01/15/2015 03:24 pm ET Updated Dec 06, 2017

The Essay About My Sexuality That Helped Me Get Into College

Nasir Fleming

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By Nasir Fleming, Manhattanville College '18

I always knew that I was queer, odd, from being the only caramel-mocha colored child in a predominantly Caucasian pre-school, to preferring the simplicity of nature compared to the action of Super Mario Bros. But in sixth grade, I really knew that I was queer. Not just artsy, but very different than the average snot-nose sixth grade boy.

I guess the epiphany erupted when I pranced around my house to Madonna's "Vogue" and noticed the male eye-candy in her flamboyant music video. Madonna and other divas from the 1980s, like RuPaul, urged me to embrace my misunderstood creativity and to try drag. A stiletto is the only item that has held me back from being successful.

In the backroom, the sequins gleamed in my face as I visualized my performance. I repeated to myself, "Step, kick and turn," praying that I would not forget. While chanting, I prepped my face. I applied the creamy foundation and blush. I dazzled up the eye area with a metallic colored eyeshadow. I then applied red lipstick to bring a dramatic effect to my visage. The first half of the gender bending process was complete. I dressed myself in a wine red, laced corset. The daunting task soon appeared: trying to fit into a pair of scandalous hot pants.

I jumped up and down, threw myself against the wall and sucked in my gut until I could zip them up. Despite the war with the pants, I gladly slipped my size 10 man feet into a size 12 pair of women's stilettos. To complete this glamorous look, I placed a vibrant, multi-colored wig on my head. To distract my mind from the horror of performing in front of four hundred college students, I focused on the material of my stilettos. I analyzed them, concluding that, although they were appealing to the eyes, the cheap material was starting to irritate my feet. The emcee broke my thinking train when he exclaimed, "I'd like to welcome Vamiculas to the stage, performing 'Bad Romance' by Lady Gaga."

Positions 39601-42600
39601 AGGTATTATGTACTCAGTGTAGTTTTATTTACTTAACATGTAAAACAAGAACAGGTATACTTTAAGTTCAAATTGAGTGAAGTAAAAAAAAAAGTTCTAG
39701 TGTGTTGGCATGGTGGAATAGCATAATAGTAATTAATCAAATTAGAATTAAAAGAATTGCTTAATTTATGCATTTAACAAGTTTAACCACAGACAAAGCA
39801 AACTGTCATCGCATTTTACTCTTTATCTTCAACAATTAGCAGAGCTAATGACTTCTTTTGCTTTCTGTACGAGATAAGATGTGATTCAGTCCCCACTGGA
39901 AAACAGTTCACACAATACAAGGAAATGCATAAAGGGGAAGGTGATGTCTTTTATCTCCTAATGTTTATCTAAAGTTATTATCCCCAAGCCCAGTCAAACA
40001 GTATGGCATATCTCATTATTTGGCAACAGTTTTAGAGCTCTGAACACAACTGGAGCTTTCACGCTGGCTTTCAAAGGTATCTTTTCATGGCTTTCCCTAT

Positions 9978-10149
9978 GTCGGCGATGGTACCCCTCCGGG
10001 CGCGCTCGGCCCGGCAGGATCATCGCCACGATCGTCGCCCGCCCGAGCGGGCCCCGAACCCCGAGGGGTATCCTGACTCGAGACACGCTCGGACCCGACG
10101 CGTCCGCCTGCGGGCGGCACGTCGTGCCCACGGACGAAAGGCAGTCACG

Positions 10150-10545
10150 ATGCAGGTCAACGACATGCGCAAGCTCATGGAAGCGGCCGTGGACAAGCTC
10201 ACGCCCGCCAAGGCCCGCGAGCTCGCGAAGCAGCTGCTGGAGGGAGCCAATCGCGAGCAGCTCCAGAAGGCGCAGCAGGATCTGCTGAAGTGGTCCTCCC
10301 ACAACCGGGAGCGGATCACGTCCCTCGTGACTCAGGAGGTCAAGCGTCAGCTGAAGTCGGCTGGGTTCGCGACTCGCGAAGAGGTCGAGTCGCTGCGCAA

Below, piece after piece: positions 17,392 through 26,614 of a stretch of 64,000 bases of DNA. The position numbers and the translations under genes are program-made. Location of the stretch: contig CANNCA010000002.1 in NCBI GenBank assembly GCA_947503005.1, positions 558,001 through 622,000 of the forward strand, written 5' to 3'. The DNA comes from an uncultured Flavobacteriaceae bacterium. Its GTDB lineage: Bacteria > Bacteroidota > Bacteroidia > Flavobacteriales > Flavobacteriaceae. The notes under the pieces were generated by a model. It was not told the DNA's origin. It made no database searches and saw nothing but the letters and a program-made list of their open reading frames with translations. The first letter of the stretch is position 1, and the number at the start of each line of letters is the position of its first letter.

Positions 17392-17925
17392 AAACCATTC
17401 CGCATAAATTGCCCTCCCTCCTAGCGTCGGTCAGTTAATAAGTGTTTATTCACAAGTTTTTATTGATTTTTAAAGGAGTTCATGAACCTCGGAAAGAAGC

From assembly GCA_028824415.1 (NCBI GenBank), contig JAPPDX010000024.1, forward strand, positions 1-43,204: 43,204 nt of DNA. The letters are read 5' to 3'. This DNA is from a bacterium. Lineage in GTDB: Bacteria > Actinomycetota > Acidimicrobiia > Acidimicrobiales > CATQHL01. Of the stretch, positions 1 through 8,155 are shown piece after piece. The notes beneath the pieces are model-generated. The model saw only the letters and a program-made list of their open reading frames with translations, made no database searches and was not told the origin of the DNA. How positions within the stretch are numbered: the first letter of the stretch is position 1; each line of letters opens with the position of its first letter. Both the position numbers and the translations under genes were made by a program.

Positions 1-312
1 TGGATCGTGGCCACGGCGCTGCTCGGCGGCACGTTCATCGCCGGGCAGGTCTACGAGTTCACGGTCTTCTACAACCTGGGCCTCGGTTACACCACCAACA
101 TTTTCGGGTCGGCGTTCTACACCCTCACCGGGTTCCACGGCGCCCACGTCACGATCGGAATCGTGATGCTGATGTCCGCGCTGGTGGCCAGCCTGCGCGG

My heart stopped and shyness shadowed over me. After teasing the audience with my leg through the curtain, it hit me that I was performing in drag for the first time. I burst through the curtains and started to fiercely lip synch the Top 40 hit. Being titled "Best Queen" was my intent. Ignoring the unstable stilettos, I pranced around and smiled in front of the judges. I was profusely sweating as the last 30 seconds of the song approached. I insisted on having a memorable finish. I intended to complete a spin and pose, but instead, I managed to spin, slip and almost fracture my ankle on stage.

The crowd's gasp magnified my embarrassment. As my song ended, I quickly limped backstage in agony. Sadly, I did not come in first place, and I assumed that my accident was the reasoning. I scolded myself and I felt like a failure, but then the thought of the excitement of performing hit me. It was evident that the audience enjoyed my performance, so then why did I care about a tacky sash? I started to ponder the significance of a prize. Not being "perfect" does not make one a loser. My Payless stilettos and my infamous falling onstage is a prize for my passion and my ability to be honest with myself.

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